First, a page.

University of Oregon

Current Research Projects

Project ICEBERG

Pre-K and K-2015-2020

Project Iceberg (Intensifying Cognition, Early literacy, and Behavior for Exceptional Reading Growth) aims to enhance early learning data-based decision-making for preventing reading disabilities in preschool and kindergarten classrooms. Our primary goal is to build tablet-based resources and products for helping teachers effectively address children’s identified early risk for reading difficulties. view more

Inner-Rater Reliability Study (Oregon Extended Assessment/ORExt)

Date: Spring 2018

Behavioral Research & Teaching plans to observe a sample of Oregon’s Qualified Assessors (QAs) who administer the paper/pencil version of the Oregon Extended Assessment (ORExt) to determine reliability of administration and scoring. We will not include the tablet administration or the Oregon Observational Rating Assessment (ORora). The study will be conducted in two manners:

  1. QTs in each district will observe an assigned sample of their respective QAs using the observation protocol.
  2. Expert reviewers from ODE and/or Behavioral Research & Teaching (BRT) will observe district-level QTs/QAs who give the assessment in more than one school/district.

The observation protocol will be completed for the identified QA, but the student(s) and content area(s) observed will be selected by the QT or QA. BRT researchers will contact district-level QTs prior to the test window, which runs from February 15 – April 26, 2018, to arrange multiple observations that can hopefully be completed within one school day.

Modeling Growth for Students who Participate in AA-AAS ( Alternate Assessment based on Alternate Achievement Standards)

Date: Current

Dan Farley is currently researching the prerequisites for modeling the magnitude of academic growth for students with significant cognitive disabilities (SWSCDs) who participate in alternate assessments based on alternate achievement standards (AA-AAS). Modeling the magnitude of growth presents many measurement challenges, such as the need for a common scale and missing data, even in general education statewide assessment contexts. Modeling growth for students who participate in AA-AAS is even more complex because of small sample sizes and population heterogeneity, among other factors. His research includes a literature synthesis, as well as multilevel modeling techniques to determine what the prerequisites for measuring growth, what typical growth for SWSCDs looks like, and what covariates affect growth estimates. It is hoped that the research findings will help support states attempting to implement growth-based accountability systems using AA-AAS results.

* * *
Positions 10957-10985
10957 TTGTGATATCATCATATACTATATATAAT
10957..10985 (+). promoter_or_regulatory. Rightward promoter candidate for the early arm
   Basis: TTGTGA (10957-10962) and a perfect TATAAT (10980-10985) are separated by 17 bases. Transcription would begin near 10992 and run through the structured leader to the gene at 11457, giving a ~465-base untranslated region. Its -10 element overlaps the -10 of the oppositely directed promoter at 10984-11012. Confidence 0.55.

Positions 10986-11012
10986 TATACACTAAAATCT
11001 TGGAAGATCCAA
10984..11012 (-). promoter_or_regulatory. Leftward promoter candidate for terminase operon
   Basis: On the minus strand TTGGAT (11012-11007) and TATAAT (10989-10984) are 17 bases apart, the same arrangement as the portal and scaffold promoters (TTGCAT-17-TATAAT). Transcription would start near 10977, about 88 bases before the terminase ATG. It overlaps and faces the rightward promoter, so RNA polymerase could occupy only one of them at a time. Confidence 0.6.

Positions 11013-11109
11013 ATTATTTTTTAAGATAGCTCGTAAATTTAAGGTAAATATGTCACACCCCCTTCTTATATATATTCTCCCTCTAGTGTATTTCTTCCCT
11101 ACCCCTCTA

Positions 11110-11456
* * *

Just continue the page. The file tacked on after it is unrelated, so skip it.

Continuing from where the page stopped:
Computerized Oral Reading Evaluation (CORE)

Date: 2014-2019

Traditional oral reading fluency assessments are quite useful in predicting students’ general reading proficiency, and although it only takes a couple minutes to assess one student, it requires a lot time and resources assess an entire classroom or school because each student is tested individually. CORE would help solve this problem by containing an automated speech recognition engine that scores students’ oral reading so that many students can be tested at once. In addition, CORE uses an advanced psychometric model to overcome some of the inadequacies of traditional oral reading assessments. The purpose of CORE is to help alleviate the resource demands of one-to-one testing administration, increase the reliability of fluency scores, and reduce instructional time lost to testing for both teachers and students. view more

Spanish Language Vocabulary Measures, Grades 2-8 (easyCBM)

Date: Fall 2018    Grades: 2-8

To Be Added in the Fall: Thanks to all the teachers and students who assisted with piloting the Spanish Language Vocabulary items, we have sufficient data to enable us to assemble alternate forms for Benchmark Screening and Progress Monitoring so we can add these measures to the easyCBM District and Deluxe Edition systems this summer, in preparation for use next year.

Once the measures are added to the system, students and teachers will be provided with their raw scores after each test (just as with the other easyCBM measures). We will be adding percentile rank information to help interpret these raw scores incrementally, after each seasonal benchmark — because we need to use the scores from those students who take the tests in the fall, winter, and spring to calculate percentile ranks.

Thus, we’ll have percentile ranks for the Fall measures by November 15, 2018 percentile ranks for the Winter measures by March 15, 2019 and percentile ranks for the spring measures by July 15 of 2019. And, once we have the data, we’ll be able to provide percentile ranks hard-coded into the system for immediate retrieval in subsequent years.